Pritzker to offer relief on groceries, gas, property taxes

SPRINGFIELD, Ill. (AP) — Illinois Gov. J.B. Pritzker, facing a costly reelection campaign, plans to tackle another foe — inflation approaching 7% — in a state budget proposal that would lift or freeze taxes on groceries and gasoline and give homeowners a one-year rebate of up to $300, an aide told The Associated Press.

The Democratic governor’s plan, set to be unveiled Wednesday during his combined State of the State and budget address, would spare consumers nearly $1 billion in taxes during the coming year, Deputy Gov. Andy Manar said in an interview. The state will compensate local governments for any revenue lost through the tax cuts, Manar said.

“We have a growing economy. We have growing revenues,” Manar said. “At the same time nationally, the governor understands that the surge in inflation is taking a bite out of people’s pocketbooks. And it’s hitting working families hard in Illinois.”

Pritzker is facing what is expected to be an extremely expensive campaign for a second term. His budget announcement comes just a week after Aurora Mayor Richard Irvin expanded the field of would-be Republican challengers to five. Irvin heads a GOP slate which is expected to have up to $300 million in backing from hedge fund CEO Ken Griffin.

Irvin announced his intentions two weeks ago but has yet to appear publicly with voters or answer questions from reporters. He issued a statement criticizing what he called Pritzker’s “election-year gimmicks.”

The governor’s address Wednesday will be in person for the first time since the COVID-19 pandemic hit, but lawmakers are still encouraged to watch on video elsewhere to limit contact on the House floor during the latest coronavirus surge.

Pritzker’s proposal, which he has labeled the Illinois Family Relief Plan, recognizes the state’s speedy economic recovery, Pritzker’s three balanced budgets, the billions of dollars in backlogged bills and other debt paid off, and improved credit ratings, according to Manar.

If the Legislature controlled by Democrats approves, the budget that takes effect July 1 would:

— Suspend for one year the 1% sales tax on groceries. That would save consumers $360 million, Manar said. Local municipalities get that money, but the state would replace it.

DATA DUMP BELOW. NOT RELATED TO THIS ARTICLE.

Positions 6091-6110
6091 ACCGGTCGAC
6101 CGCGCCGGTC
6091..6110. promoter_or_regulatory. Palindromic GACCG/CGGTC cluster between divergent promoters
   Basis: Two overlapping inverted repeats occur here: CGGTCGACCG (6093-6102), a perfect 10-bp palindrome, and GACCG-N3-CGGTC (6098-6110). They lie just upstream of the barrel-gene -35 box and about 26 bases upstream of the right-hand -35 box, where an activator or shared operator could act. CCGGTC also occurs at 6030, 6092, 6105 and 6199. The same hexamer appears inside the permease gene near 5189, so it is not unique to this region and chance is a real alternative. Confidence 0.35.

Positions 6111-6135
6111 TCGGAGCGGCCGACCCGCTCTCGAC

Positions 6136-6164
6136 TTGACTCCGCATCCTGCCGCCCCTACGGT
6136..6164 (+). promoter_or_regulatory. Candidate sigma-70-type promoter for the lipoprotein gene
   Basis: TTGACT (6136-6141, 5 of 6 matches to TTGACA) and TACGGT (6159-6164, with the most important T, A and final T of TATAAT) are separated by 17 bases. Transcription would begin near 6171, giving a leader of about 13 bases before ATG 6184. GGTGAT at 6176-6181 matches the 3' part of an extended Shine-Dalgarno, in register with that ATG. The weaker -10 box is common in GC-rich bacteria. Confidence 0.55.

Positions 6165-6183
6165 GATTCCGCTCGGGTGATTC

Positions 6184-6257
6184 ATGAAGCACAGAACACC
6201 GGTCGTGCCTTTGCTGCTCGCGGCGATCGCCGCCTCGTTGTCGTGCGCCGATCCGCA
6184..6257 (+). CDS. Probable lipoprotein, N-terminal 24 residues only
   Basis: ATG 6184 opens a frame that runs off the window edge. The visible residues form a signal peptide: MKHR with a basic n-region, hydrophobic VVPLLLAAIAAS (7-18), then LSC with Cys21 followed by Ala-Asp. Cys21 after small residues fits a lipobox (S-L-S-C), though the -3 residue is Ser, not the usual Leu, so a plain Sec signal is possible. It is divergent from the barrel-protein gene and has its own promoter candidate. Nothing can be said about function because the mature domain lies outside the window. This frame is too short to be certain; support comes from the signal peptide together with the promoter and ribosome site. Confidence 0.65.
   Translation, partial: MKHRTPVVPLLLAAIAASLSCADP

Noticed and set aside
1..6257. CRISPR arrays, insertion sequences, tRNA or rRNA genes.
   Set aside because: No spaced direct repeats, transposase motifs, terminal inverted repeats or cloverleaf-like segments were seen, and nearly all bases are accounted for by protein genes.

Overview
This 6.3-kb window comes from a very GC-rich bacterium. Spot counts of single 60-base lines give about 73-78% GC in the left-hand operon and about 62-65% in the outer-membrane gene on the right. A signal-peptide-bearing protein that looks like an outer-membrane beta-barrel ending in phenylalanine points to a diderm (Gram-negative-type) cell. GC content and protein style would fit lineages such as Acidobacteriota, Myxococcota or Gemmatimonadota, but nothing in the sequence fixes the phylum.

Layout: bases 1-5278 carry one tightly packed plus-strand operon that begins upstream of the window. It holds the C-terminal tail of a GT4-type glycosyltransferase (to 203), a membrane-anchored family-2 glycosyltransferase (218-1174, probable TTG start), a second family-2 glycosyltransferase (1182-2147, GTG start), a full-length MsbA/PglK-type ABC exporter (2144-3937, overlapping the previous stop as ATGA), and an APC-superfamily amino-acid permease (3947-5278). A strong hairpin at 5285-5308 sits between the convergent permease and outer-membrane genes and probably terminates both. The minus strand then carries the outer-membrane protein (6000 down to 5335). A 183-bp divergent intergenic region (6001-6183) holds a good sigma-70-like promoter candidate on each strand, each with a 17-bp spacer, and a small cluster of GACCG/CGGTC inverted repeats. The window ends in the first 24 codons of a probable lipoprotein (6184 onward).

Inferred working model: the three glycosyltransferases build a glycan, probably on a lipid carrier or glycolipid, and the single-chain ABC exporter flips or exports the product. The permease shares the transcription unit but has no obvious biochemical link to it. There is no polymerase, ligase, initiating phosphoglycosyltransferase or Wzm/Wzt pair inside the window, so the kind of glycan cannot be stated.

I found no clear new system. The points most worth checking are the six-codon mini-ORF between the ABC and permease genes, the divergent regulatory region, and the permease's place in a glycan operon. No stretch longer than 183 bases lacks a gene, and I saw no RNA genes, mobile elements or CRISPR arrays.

— Freeze the motor fuel tax on gasoline for a year at 39.2 cents per gallon. To fund Pritzker’s $45 billion statewide construction plan in 2019, the tax was doubled to 38 cents and indexed to inflation annually. Without a freeze, it would increase 6.9% to 41.4 cents July 1, Manar said.

The $135 million lost would not affect state construction in the coming fiscal year, and the newly minted federal infrastructure plan will funnel additional money to Illinois, Manar said.

— Provide a property tax rebate up to $300. Every property owner can get an income tax credit of up to 5% of property taxes paid. Single filers earning less than $250,000, could see that credit doubled in the form of a state rebate. This would cost the state an estimated $475 million.

Economic forecasts bolster Pritzker’s claim of affordability. The Governor’s Office of Management and Budget reported in November that revenues were up in the current fiscal year by $1.7 billion, which, less unanticipated spending, still leaves the state hundreds of millions of dollars ahead. The Legislature’s bipartisan financial forecaster has less recent, but similarly rosy numbers.

But it puts off dealing with billions of dollars of debt still facing a more fiscally disciplined Illinois. It was a major reason Pritzker pushed a constitutional amendment in 2020 to raise income taxes on the wealthiest residents, an unsuccessful campaign he said would spread the burden but which Irvin claimed Monday would grant lawmakers “unlimited” tax-raising power.

Irvin also knocked Pritzker for signing a criminal justice overhaul that Republicans claim will debilitate police and blamed him for higher crime and higher taxes on businesses.

“Election-year gimmicks aren’t going to take back our state from out-of-control crime, higher taxes and corruption,” Irvin spokeswoman Eleni Demertzis said. “To do that, we need a new governor.”


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